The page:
It is so easy to become deceived by the smooth talking and charisma of others, so we can’t just blindly follow their testimony and speech. In his first epistle, the Apostle John warns us to test all things to see whether they are from God. So Thomas’ moment of doubt could actually be considered a moment of wisdom. But since the disciples’ testimony of the risen Lord was true, Thomas was the one who stood on the wrong side of truth. However, Jesus was eager to reveal Himself to the one who had reservations. Thomas had outlined what it would take for Him to believe, and Jesus fulfilled it. He came to the disciples and told Thomas to touch the scars and see and believe.
Likewise, Jesus wants us to believe also. He doesn’t want to be shrouded in a cloud of mystery, but rather desires to be seen, experienced, and alive in our lives. And we all need to personally experience Jesus. It won’t be in the physical sense like it was for Thomas, but we all need to “see”, in the spiritual sense, the risen Christ—see that He is alive in the people who are called by His name, through the pages of His word, or the working of His Spirit. We can believe that Jesus died on the cross and is the Son of God, but unless we know and have seen the risen Lord our faith will be weak. Thomas believed that Jesus was the promised Messiah, so he had some faith. And he knew that Jesus had died on a cross, but his faith was too weak to believe that his beloved Lord was still alive. Why? Because Thomas had yet to experience personally the resurrected Christ. The witness and personal testimony that Christ is alive is the foundation and food to our faith; without it we will not stand. We cannot rely on the experience and belief of our parents or grandparents, pastors or teachers, but must know and “see” that Jesus is alive for ourselves.
So the question is…have YOU “seen”, in the spiritual sense, and personally experienced the risen Lord? Do you blindly believe all that you’re told, or do require proof? Are you riding and relying on your parents’ or grandparents’ personal experience to give feet to your faith? Do you desire and seek after a personal experience and relationship with the One who is alive? And has He answered that prayer and desire to know Him yet? If so, what is your response?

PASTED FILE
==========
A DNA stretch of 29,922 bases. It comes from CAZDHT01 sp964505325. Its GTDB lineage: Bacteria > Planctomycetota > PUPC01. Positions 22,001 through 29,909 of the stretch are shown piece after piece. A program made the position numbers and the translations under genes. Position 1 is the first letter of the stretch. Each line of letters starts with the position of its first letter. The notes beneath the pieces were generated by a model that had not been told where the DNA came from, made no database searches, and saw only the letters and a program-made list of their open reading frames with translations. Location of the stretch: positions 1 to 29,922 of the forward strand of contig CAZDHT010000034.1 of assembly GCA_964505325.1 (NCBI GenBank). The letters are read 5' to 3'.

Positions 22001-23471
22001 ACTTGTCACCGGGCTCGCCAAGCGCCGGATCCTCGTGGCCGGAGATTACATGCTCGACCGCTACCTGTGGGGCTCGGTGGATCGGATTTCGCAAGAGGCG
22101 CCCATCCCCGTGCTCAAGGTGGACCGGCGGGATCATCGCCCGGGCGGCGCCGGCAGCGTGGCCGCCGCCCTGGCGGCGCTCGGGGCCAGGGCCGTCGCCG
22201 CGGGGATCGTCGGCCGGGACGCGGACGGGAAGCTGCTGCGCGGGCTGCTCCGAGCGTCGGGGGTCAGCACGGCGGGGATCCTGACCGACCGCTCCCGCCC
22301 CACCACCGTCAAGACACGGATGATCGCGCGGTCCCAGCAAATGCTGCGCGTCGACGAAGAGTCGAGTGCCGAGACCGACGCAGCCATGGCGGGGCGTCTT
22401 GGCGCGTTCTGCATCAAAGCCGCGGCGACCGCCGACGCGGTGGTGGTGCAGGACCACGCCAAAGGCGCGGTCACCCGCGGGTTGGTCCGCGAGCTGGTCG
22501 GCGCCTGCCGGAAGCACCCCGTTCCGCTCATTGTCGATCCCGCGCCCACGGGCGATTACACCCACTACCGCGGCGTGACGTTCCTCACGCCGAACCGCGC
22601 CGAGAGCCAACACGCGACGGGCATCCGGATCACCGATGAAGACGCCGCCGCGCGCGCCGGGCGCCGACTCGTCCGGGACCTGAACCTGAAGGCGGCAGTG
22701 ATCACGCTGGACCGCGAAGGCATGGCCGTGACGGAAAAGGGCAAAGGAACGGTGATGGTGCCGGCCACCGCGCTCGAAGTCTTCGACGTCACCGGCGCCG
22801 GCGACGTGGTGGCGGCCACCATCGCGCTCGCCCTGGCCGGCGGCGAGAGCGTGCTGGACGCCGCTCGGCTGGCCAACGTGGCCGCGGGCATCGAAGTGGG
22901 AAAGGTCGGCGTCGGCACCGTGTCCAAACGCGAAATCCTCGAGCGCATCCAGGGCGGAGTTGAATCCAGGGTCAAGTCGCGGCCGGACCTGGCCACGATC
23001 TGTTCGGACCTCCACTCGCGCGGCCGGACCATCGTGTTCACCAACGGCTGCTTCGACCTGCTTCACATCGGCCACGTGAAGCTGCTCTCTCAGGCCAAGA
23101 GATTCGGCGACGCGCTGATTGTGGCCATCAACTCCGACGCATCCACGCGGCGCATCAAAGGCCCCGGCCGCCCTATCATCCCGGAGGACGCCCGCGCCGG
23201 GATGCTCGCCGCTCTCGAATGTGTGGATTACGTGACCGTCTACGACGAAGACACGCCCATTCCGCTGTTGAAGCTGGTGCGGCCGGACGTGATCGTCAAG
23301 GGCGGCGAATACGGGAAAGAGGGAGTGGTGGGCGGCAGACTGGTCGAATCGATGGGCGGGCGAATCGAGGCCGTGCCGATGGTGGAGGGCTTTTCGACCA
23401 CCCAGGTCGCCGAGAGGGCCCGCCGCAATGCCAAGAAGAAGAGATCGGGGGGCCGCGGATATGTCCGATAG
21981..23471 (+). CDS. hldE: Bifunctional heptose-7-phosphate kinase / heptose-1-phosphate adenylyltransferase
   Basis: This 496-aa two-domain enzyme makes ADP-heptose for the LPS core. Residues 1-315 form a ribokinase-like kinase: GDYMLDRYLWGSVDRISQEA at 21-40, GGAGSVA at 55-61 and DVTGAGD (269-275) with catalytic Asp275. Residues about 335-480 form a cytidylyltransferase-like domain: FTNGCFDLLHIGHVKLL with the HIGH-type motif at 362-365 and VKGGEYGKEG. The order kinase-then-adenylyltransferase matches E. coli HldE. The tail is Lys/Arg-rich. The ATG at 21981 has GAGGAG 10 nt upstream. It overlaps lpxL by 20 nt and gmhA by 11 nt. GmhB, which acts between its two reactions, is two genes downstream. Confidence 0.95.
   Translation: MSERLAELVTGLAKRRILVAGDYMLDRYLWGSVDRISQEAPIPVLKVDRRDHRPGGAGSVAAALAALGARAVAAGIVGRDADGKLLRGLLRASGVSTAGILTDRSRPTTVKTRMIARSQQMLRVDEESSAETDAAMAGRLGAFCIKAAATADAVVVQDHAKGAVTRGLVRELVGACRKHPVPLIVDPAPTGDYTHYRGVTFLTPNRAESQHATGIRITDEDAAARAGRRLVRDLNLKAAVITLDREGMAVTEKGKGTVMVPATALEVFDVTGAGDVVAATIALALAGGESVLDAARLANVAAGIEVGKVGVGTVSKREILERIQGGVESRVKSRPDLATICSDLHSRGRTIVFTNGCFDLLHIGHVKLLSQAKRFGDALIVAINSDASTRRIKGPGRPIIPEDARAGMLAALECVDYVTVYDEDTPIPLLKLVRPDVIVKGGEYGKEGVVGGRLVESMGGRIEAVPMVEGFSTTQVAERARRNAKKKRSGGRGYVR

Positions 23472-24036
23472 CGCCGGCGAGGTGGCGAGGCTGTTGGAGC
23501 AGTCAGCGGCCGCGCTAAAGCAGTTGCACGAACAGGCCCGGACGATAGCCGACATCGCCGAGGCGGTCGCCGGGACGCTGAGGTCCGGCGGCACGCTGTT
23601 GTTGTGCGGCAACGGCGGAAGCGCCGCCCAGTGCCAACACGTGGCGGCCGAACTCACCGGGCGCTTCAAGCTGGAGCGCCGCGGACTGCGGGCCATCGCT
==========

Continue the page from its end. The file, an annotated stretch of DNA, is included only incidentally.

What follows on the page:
Thomas concluded his infamous moment in history with, “My Lord and my God!” He believed and then surrendered. Surrendered his unbelief, his life, his everything. According to tradition, Thomas eventually traveled to India where he shared the gospel and was ultimately martyred in the 1st century. So despite his moment of weakness, Thomas was a great man of faith and soldier of the cross, and what gave him the desire to take the gospel to the far ends of the known world and the strength to sacrifice his life for it was his personal experience of the power and glory of the risen Lord. May this be our testimony! And while we are not able to physically see Jesus as Thomas did, our experience and testimony of an unseen, supposedly dead God has even more power. So take heart, seek the risen Lord, and believe, for
“Jesus said to him, ‘Have you believed because you have seen me?
Blessed are those who have not seen and yet have believed.’”